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238

The Salon Interview

2004

1
terms
2
notes

with Laura Miller. some questions about the Baroque Cycle (the characters, the period; he really admires the Puritans). some questions about how he started writing: he was a physics major, but dropped out before he got his degree, and then started writing while also taking on other jobs (office, construction). also, he writes longhand now (after crypto).

Stephenson, N. (2012). The Salon Interview. In Stephenson, N. Some Remarks: Essays and Other Writing. William Morrow, pp. 238-263

(noun) sustained and bitter railing and condemnation; vituperative utterance / (noun) an act or instance of vituperating

241

The reason people are so vituperative about those generations is not because they know anything about the history

on Victorians and Puritans

—p.241 by Neal Stephenson
confirm
7 years, 1 month ago

The reason people are so vituperative about those generations is not because they know anything about the history

on Victorians and Puritans

—p.241 by Neal Stephenson
confirm
7 years, 1 month ago
254

Fiction that's not considered good unless it has interesting ideas in it. You can write a minimalist short story that's set in a trailer park or a Connecticut suburb that might be considered a literary masterpiece or well-regarded by literary types, but science fiction people wouldn't find it very interesting unless it had somewhere in it a cool idea that made them say, "That's interesting. I never thought of that before." If it's got that, then science fiction people will embrace it and bring it into the big-tent view of science fiction. That's really the role that science fiction has com to play in literature right now. In arty lit, it's become uncool to try to come to grips with ideas per se.

god he's such a snob about "ideas" as if technological ideas are superior to, say, ideas about what it means to be human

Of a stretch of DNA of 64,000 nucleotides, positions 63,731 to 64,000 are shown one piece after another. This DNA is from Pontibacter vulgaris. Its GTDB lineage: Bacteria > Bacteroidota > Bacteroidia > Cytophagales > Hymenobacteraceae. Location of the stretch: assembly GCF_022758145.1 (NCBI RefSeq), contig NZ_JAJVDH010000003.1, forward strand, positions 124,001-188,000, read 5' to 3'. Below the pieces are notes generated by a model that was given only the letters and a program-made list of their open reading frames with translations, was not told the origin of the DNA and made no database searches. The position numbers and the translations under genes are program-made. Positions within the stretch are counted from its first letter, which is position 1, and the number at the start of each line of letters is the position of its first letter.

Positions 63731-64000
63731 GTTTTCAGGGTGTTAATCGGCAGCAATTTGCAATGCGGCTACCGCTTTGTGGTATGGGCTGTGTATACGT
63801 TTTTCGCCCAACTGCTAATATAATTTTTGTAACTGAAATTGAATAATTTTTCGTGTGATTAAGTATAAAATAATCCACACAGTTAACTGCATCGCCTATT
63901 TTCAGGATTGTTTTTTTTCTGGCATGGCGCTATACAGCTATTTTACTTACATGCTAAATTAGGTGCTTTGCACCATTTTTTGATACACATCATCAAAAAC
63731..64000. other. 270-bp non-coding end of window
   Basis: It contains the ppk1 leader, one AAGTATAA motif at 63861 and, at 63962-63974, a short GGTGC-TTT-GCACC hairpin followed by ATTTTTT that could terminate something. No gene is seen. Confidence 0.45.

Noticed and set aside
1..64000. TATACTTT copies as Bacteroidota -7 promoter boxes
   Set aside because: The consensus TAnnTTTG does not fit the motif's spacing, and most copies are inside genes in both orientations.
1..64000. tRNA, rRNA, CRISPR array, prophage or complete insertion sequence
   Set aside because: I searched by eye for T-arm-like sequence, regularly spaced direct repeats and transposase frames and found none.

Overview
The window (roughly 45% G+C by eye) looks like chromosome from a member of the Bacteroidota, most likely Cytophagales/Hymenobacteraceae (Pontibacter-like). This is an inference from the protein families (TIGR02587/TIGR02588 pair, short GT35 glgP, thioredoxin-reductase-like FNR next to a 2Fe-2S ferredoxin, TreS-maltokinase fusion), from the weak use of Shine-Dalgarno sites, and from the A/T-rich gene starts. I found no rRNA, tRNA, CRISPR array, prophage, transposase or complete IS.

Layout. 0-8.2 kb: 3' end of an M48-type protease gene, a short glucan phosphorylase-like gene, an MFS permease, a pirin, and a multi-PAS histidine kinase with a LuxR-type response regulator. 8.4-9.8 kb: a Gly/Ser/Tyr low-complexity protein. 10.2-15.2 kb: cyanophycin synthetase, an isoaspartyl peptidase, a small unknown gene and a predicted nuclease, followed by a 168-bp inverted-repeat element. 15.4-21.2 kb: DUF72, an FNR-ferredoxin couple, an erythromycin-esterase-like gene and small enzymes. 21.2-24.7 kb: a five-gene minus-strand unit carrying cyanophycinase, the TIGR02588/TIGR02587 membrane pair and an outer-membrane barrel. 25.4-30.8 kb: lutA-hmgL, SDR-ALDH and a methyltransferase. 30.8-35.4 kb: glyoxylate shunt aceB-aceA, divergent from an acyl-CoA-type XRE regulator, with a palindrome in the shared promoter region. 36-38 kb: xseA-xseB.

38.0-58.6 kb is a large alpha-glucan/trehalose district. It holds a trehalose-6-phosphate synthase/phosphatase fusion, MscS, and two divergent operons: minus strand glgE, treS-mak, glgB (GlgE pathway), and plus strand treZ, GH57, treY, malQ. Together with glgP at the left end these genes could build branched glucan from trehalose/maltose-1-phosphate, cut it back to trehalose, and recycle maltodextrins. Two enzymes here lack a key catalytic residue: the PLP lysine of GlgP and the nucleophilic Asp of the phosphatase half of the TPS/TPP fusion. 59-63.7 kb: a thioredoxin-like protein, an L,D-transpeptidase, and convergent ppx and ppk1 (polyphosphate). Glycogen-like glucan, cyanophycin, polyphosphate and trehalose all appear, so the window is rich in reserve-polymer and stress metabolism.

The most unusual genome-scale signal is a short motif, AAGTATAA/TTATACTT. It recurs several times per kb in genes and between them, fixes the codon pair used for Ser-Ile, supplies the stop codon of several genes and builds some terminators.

though he does love DFW so at least there's that

(right after this, the interviewer disagrees with him citing Don DeLillo as an example)

—p.254 by Neal Stephenson 7 years, 1 month ago

Fiction that's not considered good unless it has interesting ideas in it. You can write a minimalist short story that's set in a trailer park or a Connecticut suburb that might be considered a literary masterpiece or well-regarded by literary types, but science fiction people wouldn't find it very interesting unless it had somewhere in it a cool idea that made them say, "That's interesting. I never thought of that before." If it's got that, then science fiction people will embrace it and bring it into the big-tent view of science fiction. That's really the role that science fiction has com to play in literature right now. In arty lit, it's become uncool to try to come to grips with ideas per se.

god he's such a snob about "ideas" as if technological ideas are superior to, say, ideas about what it means to be human

though he does love DFW so at least there's that

(right after this, the interviewer disagrees with him citing Don DeLillo as an example)

—p.254 by Neal Stephenson 7 years, 1 month ago
261

Damasio is arguing that one of the innate faculties of our brain is that we can envision a wide range of possible scenarios and then sort through them very quickly not by logic but through a kind of process of the emotions. [...]

referring to Antonio Damasio, a neuroscientist who happens to be a friend of his, who claims that what we think of as "reason" and what we think of as "emotion" are more linked than we'd think

—p.261 by Neal Stephenson 7 years, 1 month ago

Damasio is arguing that one of the innate faculties of our brain is that we can envision a wide range of possible scenarios and then sort through them very quickly not by logic but through a kind of process of the emotions. [...]

referring to Antonio Damasio, a neuroscientist who happens to be a friend of his, who claims that what we think of as "reason" and what we think of as "emotion" are more linked than we'd think

—p.261 by Neal Stephenson 7 years, 1 month ago